On May 13, the California Senate passed SB 472, 35-0. This bill lays the foundation for a needed and overdue statutory framework for earned income access, or EIA. In a nutshell, this bill recognizes that EIA is not credit, and imposes certain requirements and guardrails to achieve the goals of consumer protection and competition.
I first saw the great potential of EIA six years ago when leading the Consumer Financial Protection Bureau’s innovation office. Today, as an adviser to PayActiv and Earnin, two leading EIA companies, it has become even more clear to me that we need to enable this new technology to be further developed so more consumers can enjoy the tremendous benefits of this innovative, affordable, safe alternative.
Unfortunately, some people are misleadingly equating EIA — especially those programs that are directly marketed to consumers — to predatory lending. Opposition to EIA based on misinformation or mischaracterization is not only stifling innovation, it also ultimately harms low-income workers who stand the most to benefit from this innovation.
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EIA is a new breed of financial products that can better serve consumers’ short-term financial needs. The concept is simple: By breaking the biweekly payroll cycle that exists mostly for the convenience of tax withholdings, one should be able to access his or her own accrued wages on demand without creating a debt obligation.
EIA can be implemented through employers or marketed directly to consumers. In both cases, consumers typically pay a fraction of the cost of a payday loan or single overdraft fee, resulting in tremendous savings that could be used to pay off credit card debt faster, or celebrate birthdays for loved ones on their actual birthdays, something many of us easily take for granted.
Most distinctively, EIA providers generally have no recourse against their customers. If for whatever reason, or for no reason at all, the customer decides not to pay back his or her earned wages, he or she is held completely harmless. There is no collection on the amount unpaid. The worst that can happen to the consumer is the loss of access to future EIA withdrawals.
Both employers and consumers have begun to show strong interest in the various EIA programs. Financial stress increases absenteeism, lowers productivity and exacerbates turnover. Workers’ financial health is no longer an HR issue; currently, it now affects a company’s bottom line. Not surprisingly, employee demand for EIA at workplace is high even in absence of any employer promotion. This is a no-brainer — when an EIA program only costs $5, who would pay $45 for a $250 payday loan or $35 for a bank overdraft? In the direct-to-consumer market, a few EIA apps enjoy high customer ratings and are among the most popular finance apps in App Store and Google Play.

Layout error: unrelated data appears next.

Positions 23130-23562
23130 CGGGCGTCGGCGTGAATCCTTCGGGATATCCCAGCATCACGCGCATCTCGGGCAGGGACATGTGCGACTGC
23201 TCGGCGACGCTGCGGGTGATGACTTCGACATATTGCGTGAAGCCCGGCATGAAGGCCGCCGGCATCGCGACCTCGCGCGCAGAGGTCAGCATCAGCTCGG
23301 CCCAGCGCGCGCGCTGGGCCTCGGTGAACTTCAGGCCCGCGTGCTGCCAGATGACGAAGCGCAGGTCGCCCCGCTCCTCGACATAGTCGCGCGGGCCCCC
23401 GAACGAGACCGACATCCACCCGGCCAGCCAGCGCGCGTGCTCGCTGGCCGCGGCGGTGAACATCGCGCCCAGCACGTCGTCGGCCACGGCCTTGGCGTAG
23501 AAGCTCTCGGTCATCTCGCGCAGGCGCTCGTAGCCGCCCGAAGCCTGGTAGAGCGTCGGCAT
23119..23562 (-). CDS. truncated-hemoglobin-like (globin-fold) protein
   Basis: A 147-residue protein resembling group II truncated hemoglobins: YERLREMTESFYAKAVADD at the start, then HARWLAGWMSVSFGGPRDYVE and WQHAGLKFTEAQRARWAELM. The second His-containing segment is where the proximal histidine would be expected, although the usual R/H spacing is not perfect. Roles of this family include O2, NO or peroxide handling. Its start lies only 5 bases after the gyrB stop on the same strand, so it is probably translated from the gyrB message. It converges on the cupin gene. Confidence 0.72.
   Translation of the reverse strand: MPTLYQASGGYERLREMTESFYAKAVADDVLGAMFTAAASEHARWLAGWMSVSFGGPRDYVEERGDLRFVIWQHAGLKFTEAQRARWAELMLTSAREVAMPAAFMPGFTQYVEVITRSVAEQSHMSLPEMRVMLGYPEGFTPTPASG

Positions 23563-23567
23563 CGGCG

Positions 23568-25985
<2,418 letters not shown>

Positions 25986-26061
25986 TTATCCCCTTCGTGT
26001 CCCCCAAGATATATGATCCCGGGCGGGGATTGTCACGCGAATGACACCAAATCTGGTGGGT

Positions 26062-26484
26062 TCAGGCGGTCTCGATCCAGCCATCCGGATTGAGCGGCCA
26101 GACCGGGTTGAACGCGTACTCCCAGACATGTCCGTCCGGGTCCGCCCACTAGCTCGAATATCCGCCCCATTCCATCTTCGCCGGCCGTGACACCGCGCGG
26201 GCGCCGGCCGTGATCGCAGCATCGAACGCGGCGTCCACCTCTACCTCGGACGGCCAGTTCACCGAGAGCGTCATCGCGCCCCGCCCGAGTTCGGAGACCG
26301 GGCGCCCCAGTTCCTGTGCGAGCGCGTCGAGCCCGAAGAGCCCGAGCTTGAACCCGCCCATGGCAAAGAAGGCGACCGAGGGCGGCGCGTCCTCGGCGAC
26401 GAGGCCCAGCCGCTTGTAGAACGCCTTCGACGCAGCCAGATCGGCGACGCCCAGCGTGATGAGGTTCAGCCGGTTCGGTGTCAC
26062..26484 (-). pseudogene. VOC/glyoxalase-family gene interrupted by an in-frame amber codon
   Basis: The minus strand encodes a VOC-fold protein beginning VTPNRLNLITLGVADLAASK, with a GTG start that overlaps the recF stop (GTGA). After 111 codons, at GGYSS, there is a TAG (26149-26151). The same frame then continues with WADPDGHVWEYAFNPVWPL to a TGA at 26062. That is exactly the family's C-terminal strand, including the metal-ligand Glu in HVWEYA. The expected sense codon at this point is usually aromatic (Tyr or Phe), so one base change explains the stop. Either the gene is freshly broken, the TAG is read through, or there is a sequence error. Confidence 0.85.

For the first time, there is a viable market solution that has the promise of significantly lowering the cost of helping consumers manage short term cash flow needs and improving their financial lives. Opposing EIA, especially efforts to ban the direct-to-consumer model, would be detrimental to consumers and small businesses.
Still, universal coverage of EIA through employers is impossible. A low-income worker will lose EIA coverage from his or her former job if the new employer doesn’t offer one. This problem is further amplified if one works in an industry with a high turnover rate and low pay.
Most small businesses will not be able to provide EIA to their employees because their small scale makes EIA implementation economically challenging. And without the direct-to-consumer route, small businesses, which are the engine of our economy, accounting for over 50% of the workforce, would be at a further disadvantage to large businesses. Low-income workers working for small businesses would be likely shut out of this option.
Finally, as long as EIA programs are nonrecourse, consumers will always be held harmless.
The burgeoning EIA market is at an inflection point. As with any disruptive innovation, resistance is expected initially but can be overcome once its great consumer benefits are understood and embraced.
One way is through the leadership of our policymakers. The CFPB has already created safe harbors for EIA programs in its 2017 payday rule, a positive development and endorsement for this young industry. Those safe harbors remain intact in the recent proposal. Even more critically, our state legislatures should strive to establish appropriate legal and regulatory frameworks to provide certainty for EIA to promote competition and safeguard consumers’ interest. California is leading the way.
The time has come to recognize that the market needs more choices. Evolution and change are part and parcel of human betterment. The insidious perpetual debt cycle and expensive options that have been in place for decades are ripe for replacement with innovation that is more fiscally sound, holistic and consumer-friendly. American workers deserve better options.